We all understand why dress codes exist: lack of distraction, safety, sometimes even to discourage conspicuous economic disparities. To show that school is serious business. Some schools ban gender-bending dress as a means of discouraging harrassment, which however suspect it may seem, at least is rooted in tragedy. (As the Times reminds us, "safety is a critical concern. In February 2008, Lawrence King, an eighth-grader from Oxnard, Calif., who occasionally wore high-heeled boots and makeup, was shot to death in class by another student.")
And then there's what happened at Morehouse last month. As Fox explains,
Recently Morehouse College, an all-male black private university in Atlanta, released its "Appropriate Attire Policy" that banned do-rags, caps, hoods and sunglasses in class and "decorative orthodontic appliances." But it also specified the following — "No wearing of clothing associated with women's garb (dresses, tops, tunics, purses, pumps, etc.) on the Morehouse campus or at college-sponsored events."..."The image of a strong black man needs to be upheld," Cameron Thomas-Shah, student government co-chief of staff, told the Atlanta Journal-Constitution . "And if anyone sees this policy as something that is restrictive then maybe Morehouse is not the place for you."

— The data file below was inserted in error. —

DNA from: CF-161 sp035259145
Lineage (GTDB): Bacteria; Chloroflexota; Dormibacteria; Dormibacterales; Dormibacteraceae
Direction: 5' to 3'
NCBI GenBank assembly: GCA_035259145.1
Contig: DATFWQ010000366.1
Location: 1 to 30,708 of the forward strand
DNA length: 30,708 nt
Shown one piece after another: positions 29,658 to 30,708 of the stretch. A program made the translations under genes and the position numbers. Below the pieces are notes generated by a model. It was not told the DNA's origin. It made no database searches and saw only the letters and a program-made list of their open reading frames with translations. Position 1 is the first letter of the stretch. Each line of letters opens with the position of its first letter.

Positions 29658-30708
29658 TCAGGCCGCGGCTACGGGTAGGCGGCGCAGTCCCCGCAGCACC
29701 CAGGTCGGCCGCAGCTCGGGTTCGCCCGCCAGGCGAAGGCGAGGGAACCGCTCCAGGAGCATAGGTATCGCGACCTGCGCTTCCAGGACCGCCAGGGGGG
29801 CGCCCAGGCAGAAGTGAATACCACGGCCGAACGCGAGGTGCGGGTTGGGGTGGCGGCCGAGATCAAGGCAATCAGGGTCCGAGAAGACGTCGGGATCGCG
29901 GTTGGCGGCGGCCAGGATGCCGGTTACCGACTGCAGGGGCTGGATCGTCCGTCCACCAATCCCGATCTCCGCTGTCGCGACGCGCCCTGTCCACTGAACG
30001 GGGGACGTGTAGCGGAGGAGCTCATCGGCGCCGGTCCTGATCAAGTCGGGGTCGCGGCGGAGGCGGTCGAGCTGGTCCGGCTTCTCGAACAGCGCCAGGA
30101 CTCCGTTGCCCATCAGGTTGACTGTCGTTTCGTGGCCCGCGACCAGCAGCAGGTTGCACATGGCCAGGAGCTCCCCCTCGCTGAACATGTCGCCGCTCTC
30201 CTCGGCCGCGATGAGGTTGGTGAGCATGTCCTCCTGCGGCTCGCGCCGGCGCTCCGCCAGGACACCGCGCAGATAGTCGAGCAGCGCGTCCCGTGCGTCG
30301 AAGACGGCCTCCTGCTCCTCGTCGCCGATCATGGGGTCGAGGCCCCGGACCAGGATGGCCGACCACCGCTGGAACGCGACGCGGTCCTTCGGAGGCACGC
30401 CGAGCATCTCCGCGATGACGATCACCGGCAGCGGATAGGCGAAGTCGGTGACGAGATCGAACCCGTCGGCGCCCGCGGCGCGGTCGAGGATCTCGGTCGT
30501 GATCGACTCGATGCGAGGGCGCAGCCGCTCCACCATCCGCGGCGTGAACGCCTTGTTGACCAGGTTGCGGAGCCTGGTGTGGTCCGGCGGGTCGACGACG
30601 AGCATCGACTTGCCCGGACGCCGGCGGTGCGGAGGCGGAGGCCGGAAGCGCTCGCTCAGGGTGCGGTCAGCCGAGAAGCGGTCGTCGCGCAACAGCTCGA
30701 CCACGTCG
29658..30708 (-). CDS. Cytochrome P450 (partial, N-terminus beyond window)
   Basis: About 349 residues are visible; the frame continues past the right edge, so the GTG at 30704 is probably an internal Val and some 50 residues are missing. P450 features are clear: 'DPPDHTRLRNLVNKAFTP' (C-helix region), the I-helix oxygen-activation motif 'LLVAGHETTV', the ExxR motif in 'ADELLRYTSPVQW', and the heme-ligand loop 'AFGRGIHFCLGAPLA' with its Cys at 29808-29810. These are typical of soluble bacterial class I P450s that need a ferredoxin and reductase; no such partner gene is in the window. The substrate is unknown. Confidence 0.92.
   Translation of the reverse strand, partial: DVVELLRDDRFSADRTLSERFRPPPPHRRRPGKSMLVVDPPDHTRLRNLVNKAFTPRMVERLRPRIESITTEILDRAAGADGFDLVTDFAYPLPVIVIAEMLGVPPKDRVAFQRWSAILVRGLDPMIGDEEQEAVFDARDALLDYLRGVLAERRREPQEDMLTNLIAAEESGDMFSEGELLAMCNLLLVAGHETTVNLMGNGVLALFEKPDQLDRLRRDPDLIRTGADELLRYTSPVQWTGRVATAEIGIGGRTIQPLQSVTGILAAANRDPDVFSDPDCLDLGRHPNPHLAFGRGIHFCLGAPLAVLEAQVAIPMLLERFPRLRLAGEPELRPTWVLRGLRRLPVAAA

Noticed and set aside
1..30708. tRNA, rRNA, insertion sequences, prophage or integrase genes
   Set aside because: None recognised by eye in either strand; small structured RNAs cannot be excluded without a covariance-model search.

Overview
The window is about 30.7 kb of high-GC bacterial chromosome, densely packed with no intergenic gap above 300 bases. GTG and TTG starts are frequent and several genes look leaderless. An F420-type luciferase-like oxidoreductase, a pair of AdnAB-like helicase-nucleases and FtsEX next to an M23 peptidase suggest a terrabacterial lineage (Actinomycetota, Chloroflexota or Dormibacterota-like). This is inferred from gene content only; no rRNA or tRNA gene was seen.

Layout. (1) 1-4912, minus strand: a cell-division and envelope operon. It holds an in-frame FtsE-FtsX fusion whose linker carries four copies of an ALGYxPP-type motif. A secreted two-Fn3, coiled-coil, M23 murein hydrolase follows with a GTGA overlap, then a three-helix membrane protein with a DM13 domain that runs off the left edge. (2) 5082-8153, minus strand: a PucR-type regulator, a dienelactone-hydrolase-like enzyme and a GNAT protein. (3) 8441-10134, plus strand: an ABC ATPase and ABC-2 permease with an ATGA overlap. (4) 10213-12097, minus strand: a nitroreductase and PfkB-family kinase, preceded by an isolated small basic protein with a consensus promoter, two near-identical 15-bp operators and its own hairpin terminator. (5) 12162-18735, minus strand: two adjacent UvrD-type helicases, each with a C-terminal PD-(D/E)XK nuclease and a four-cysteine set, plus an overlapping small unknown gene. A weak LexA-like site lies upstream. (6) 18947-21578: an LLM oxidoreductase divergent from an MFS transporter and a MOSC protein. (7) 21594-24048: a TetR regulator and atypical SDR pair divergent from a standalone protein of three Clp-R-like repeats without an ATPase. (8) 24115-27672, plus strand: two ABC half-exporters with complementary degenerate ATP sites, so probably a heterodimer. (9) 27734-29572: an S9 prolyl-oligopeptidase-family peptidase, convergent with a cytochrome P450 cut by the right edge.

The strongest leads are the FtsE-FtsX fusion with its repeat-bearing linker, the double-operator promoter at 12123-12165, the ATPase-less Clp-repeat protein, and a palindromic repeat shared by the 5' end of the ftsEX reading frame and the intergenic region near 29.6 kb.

Dicta like this - and, to an extent, the highly-publicized Ceara Sturgis Tuxedogate - are obviously somewhat arbitrary. As long as the clothing is neither dangerous nor out of bounds (ie, the same length and neckline rules would, one suppo, nor one the ACLU is disinclined to pursue. Should a boy dress like a drag queen for class? Well, neither should a girl - that does qualify as "distracting." An administration might argue that cross-dressing was, by its nature, distracting. I'd say, maybe for the first week. But then you get used to it. High school may be rigid, but young people are also flexible and, as we have read time and again, far more liberal-minded about issues of sexual identity than any prior generation. However insubordinate kids might be, they still ultimately take their cues from an administration - and can tell when something's arbitrary or unfair. Lawrence King, after all, was not shot because of the way he dressed, but because of the ignorance, fear and hatred of his attackers. (And, by the way, we're guessing Chinos wouldn't have guaranteed a blissful school existence.) It may be harder for a school to address this than the clothes - but surely it's also a crucial part of an education.